striper vs rockfish
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Thread: striper vs rockfish

  1. #1
    Join Date
    Aug 2006
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    striper vs rockfish

    how come you guys call them stripers over rockfish? i grew up calling them rockfish...i didnt even know about stripers until i joined some fishing message boards a few year ago

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  3. #2
    Join Date
    Apr 2004
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    MARYLAND
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    Hmmmm

    Quote Originally Posted by stupidjet View Post
    how come you guys call them stripers over rockfish? i grew up calling them rockfish...i didnt even know about stripers until i joined some fishing message boards a few year ago
    SOMETHING TO DO WITH THE BLACK STRIPES ALONG THE BODY. JUST A GUESS

  4. #3
    You fish for stripers . . . you order rockfish at a restaurant

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  6. #4
    Join Date
    May 2000
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    Spotsylvania, VA
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    We call them both. Depends who is doing the calling. Outside of Delmarva, most people don't know what we are referring to when we say "rockfish". So, striped bass seems better to me. I'll still call it a rock when talking locally.

  7. #5
    Join Date
    May 2001
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    Stripe bass(Morone saxatilis) is the right name for this fish. Rock are an entirely different spieces. Once you get away from the Chesapeake Bay area they known a striped bass.

    One story has it that the fishing fleet out of Rock Hall in the upper bay caught such enormous quantities of this fish that they were renamed Rock fish. Whether or not that is true is anyone's guess.

  8. #6
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    I think we had a thread a year or so ago that listed all the different names of fish and perhaps some references to where and why the names are used. Rock/Striper, Flounder/fluke, Kingfish/SeaMullet, etc. I couldn't find the thread so I'm not sure where I read it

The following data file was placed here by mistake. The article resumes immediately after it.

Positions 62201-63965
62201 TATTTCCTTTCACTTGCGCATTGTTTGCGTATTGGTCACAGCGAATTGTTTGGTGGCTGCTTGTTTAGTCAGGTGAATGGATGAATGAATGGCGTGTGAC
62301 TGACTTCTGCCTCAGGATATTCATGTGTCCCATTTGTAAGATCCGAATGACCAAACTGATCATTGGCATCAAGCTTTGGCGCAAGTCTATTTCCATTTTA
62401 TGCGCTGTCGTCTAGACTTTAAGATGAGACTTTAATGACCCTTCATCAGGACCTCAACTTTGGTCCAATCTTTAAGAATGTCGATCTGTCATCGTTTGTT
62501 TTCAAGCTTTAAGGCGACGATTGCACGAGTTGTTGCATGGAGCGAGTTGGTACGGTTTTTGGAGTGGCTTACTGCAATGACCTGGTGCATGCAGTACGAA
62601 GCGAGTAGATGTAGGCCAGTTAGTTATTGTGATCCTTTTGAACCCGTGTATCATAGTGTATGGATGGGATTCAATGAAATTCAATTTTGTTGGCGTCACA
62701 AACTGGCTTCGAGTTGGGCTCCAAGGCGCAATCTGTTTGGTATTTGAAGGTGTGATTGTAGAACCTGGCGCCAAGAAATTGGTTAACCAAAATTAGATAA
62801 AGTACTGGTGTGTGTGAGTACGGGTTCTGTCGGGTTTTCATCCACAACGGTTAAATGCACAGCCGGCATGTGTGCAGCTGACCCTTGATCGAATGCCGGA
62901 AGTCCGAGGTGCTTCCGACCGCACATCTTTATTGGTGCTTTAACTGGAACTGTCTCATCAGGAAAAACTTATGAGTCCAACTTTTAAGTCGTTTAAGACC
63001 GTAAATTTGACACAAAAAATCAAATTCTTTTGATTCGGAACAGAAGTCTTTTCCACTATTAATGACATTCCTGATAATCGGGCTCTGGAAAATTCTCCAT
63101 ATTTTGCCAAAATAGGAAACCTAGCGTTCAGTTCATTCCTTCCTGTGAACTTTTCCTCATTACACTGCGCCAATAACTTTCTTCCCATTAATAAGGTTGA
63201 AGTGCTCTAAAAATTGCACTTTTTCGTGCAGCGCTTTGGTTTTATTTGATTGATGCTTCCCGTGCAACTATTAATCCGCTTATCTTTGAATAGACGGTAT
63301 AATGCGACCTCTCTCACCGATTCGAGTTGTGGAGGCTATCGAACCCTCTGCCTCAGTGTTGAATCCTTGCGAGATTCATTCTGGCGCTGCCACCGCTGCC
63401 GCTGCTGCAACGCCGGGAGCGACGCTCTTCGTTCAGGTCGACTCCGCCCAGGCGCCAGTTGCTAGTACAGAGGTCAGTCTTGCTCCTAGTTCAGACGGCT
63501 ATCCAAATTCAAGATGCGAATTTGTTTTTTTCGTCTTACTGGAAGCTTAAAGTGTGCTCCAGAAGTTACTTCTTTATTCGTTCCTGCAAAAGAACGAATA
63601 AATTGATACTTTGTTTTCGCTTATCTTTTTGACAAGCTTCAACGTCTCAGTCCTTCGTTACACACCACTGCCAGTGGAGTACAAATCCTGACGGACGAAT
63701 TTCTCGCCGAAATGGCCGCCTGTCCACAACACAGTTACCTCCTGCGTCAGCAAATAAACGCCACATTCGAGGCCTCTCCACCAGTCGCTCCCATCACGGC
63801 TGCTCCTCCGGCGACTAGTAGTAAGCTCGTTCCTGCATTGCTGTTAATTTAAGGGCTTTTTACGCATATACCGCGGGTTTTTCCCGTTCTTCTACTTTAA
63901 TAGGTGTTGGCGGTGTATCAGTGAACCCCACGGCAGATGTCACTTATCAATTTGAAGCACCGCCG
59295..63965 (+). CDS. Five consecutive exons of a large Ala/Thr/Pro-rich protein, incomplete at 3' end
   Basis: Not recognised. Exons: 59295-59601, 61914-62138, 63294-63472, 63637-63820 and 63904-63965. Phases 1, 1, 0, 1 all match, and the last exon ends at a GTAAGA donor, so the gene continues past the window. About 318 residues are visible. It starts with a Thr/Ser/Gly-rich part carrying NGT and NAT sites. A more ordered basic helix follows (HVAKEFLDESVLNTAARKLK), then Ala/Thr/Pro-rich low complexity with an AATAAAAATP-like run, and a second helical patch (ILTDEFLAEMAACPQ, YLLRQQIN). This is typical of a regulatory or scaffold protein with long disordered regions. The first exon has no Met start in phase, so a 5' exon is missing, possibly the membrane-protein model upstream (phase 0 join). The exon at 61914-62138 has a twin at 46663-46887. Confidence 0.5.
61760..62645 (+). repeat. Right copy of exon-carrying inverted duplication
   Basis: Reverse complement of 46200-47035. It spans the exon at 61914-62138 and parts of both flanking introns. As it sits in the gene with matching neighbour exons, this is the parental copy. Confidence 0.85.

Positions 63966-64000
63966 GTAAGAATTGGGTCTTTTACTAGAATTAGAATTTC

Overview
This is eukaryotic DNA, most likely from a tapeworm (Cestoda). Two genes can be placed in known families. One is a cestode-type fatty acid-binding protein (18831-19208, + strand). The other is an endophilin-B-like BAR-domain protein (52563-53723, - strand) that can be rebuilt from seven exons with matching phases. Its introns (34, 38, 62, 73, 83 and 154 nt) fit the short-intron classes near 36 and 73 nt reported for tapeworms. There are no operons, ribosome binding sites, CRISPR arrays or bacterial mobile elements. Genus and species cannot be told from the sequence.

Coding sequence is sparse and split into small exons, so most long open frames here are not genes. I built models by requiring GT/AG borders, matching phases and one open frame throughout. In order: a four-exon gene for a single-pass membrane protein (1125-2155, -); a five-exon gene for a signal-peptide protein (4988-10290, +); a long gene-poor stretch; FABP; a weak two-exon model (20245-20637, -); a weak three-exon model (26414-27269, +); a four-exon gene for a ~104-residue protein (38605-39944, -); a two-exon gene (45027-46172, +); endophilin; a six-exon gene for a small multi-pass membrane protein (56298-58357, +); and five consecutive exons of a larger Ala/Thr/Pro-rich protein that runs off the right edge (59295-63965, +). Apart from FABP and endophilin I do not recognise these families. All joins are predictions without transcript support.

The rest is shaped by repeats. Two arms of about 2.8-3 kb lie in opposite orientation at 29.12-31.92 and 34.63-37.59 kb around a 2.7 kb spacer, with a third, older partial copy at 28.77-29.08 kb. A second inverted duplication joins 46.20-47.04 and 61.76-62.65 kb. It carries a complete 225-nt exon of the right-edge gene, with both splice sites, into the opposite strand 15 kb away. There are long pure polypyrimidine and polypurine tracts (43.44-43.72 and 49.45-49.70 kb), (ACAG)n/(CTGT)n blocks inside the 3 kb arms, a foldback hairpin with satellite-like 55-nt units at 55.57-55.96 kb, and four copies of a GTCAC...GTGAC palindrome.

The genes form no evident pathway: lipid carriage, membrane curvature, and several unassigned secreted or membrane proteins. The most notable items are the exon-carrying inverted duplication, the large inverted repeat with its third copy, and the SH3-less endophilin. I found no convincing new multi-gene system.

9. #7
    Join Date
    Oct 1999
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    I travel quite a bit for my fishing. Since they're known as stripers everywhere else, that's what I call them.

    Same as the whiting/kingfish. In Tidewater (where I grew up and learned to fish), they're called roundhead. But calling them roundhead anywhere else just confuses people, so I stick to the broadly used name.

  10. #8
    Join Date
    Oct 2005
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    Quote Originally Posted by sand flea View Post
    I travel quite a bit for my fishing. Since they're known as stripers everywhere else, that's what I call them.

    Same as the whiting/kingfish. In Tidewater (where I grew up and learned to fish), they're called roundhead. But calling them roundhead anywhere else just confuses people, so I stick to the broadly used name.
    Roundhead ? I wonder then is the term hardhead for croaker a local one?

  11. #9
    Join Date
    Feb 2005
    Location
    Chambersburg, PA
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    Rocks

    I thought the term Rockfish came because they were known (which fish aren't) for hanging out close to rocks (ie jetty's, piles, bridge supports, etc.). I even read an article about waiting when reeling in eels at the waters edge, along with other lures, as the stripped bass would often be sitting right there.

  12. #10
    I was on a charter out of Nags Head this winter and the capt called them rock fish. Also, saw a boat named, "Rock Solid".

  13. #11
    Join Date
    Oct 2005
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    Central, NJ
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    Hey stupid, long time no hear. I am guessing it is like the "tog" issue. Having lived in MD most my life we call these fish "togs". Now having moved to NJ this same fish is called "blackfish" in these parts. When I first fished in Belmar, NJ I asked at the B&T down here if "tautogs" can be caught at the inlet. He looked at me with a very clueless expression. I ended up describing the fish and he recognized it as "blackfish". Also, I have noticed that in MD most people use the term "rockfish" or "rock(s)" whereas in Deleware they call them "stripers". Here in NJ everyone called them stripers you seldom here them reffered to as rockfish.

  14. #12
    Yo KT, where you been? Hope NJ is treatin ya good When you gonna come on down and show me whats what?

  15. #13
    Join Date
    May 2003
    Location
    No Va
    Posts
    54
    KT, next time you're discussing tog with an old timer up there refer to it as a "slippery bass". When I was learning to fish up in S Jersey 50 years ago that was the only term I ever heard used for them. You're libel to bring a tear to the eyes of one of them. By George, I'm gettin' a bit misty myself.

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